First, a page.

St. Paul & The Broken Bones
To listen to the brass-infused music of St. Paul and the Broken Bones’ exceptional debut album Half The City is to step back in time to the days of swing, big band, and the height of Motown. So why is this Birmingham, Alabama band being featured in a classic rock blog? Because the roots of classic rock are all in there, blended together in a powerfully unique sound.
First and foremost, there is soul and blues, and, more specifically, Otis Redding and Al Green. Like those eminences, the band’s singer, Paul Janeway, imbues songs about the mundane with the aura of God’s word, as his vocal range riffs between church-mouse softness and James Brown shrieking. In “I’m Torn Up,” he asks a former lover “Is he standing there/Please tell him this is your song,” but the line feels less a request than a prayer for healing and forgiveness.
And while the two-man brass section drives the music, there is a clear rock sensibility in Browan Lollar’s guitar parts. You get the sense he is biding his time until he can go Eddie Van Halen on the rest of the band. That never actually happens (probably a good thing), but you get glimmers of the possibility on tracks like “Dixie Rothko” (the outro solo) and the band’s exceptional live cover of Paul McCartney’s “Let Me Roll It.”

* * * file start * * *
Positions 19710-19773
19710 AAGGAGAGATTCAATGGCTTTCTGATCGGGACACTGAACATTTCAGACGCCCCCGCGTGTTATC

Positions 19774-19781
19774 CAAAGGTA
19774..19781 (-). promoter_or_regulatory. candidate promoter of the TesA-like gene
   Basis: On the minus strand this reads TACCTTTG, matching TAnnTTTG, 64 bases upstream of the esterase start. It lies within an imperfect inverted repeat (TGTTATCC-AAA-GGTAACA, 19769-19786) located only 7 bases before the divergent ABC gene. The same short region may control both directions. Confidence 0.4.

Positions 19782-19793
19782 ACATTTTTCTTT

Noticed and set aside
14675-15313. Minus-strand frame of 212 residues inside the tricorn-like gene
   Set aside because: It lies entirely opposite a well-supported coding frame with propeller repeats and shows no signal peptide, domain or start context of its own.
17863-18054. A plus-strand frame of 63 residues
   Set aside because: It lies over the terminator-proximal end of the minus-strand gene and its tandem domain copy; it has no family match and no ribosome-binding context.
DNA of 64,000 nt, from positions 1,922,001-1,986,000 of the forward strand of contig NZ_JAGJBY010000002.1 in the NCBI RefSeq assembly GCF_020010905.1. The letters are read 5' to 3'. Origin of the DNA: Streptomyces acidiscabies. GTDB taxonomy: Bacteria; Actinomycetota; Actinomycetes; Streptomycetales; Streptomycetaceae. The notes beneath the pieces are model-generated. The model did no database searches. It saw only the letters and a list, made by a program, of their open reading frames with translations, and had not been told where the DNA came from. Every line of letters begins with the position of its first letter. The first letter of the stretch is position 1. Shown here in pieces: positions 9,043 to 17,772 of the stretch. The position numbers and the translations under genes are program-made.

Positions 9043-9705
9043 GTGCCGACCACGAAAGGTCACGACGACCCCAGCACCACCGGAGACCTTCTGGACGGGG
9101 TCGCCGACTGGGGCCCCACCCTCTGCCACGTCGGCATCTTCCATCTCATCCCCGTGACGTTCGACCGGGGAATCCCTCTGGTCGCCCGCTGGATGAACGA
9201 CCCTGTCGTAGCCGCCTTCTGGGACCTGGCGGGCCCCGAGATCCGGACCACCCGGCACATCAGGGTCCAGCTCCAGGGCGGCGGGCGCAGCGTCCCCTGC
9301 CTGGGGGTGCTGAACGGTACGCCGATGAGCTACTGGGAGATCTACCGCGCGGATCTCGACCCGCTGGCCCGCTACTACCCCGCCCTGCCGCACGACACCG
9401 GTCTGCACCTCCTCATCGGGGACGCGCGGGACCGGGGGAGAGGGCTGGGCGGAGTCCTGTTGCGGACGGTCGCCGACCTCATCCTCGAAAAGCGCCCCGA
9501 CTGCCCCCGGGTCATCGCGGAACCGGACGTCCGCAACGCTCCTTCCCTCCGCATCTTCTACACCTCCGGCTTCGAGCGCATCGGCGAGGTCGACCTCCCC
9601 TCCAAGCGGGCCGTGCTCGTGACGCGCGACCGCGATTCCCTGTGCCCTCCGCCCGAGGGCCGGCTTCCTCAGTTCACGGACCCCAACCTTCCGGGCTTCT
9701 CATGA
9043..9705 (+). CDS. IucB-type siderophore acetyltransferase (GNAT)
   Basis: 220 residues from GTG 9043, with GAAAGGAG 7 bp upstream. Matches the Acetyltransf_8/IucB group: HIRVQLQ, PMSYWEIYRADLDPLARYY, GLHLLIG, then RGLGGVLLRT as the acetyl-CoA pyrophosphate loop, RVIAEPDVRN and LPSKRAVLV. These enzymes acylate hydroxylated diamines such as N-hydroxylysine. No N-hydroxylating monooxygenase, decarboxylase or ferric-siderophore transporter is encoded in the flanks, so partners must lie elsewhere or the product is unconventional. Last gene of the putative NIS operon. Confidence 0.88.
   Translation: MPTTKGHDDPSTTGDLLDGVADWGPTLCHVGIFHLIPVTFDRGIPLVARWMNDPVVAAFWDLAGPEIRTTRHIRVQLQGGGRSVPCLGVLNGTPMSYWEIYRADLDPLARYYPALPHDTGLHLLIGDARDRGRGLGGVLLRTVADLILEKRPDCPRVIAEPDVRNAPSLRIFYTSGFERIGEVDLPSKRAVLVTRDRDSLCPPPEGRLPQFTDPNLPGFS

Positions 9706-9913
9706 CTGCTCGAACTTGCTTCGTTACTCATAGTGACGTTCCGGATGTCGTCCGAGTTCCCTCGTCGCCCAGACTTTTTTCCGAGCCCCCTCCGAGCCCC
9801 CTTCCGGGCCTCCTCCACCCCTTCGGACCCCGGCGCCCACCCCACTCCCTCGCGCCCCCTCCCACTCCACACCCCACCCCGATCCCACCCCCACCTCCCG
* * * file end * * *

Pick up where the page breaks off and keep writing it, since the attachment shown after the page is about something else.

And finally, it doesn’t hurt that the record was produced in Muscle Shoals by Alabama Shakes’ keyboardist, Ben Tanner. Many of the tracks, in particular, “Like A Mighty River” (above), showcase a funky groove indicative of the “Muscle Shoals sound.”
Half The City is an exceptional record that bridges many different sounds. But it is Janeway’s vocals that catapault the music into the realm of the spiritual. Listening to Janeway sing makes this Jewish kid from New York City want to go to church and pray – for more music from this band.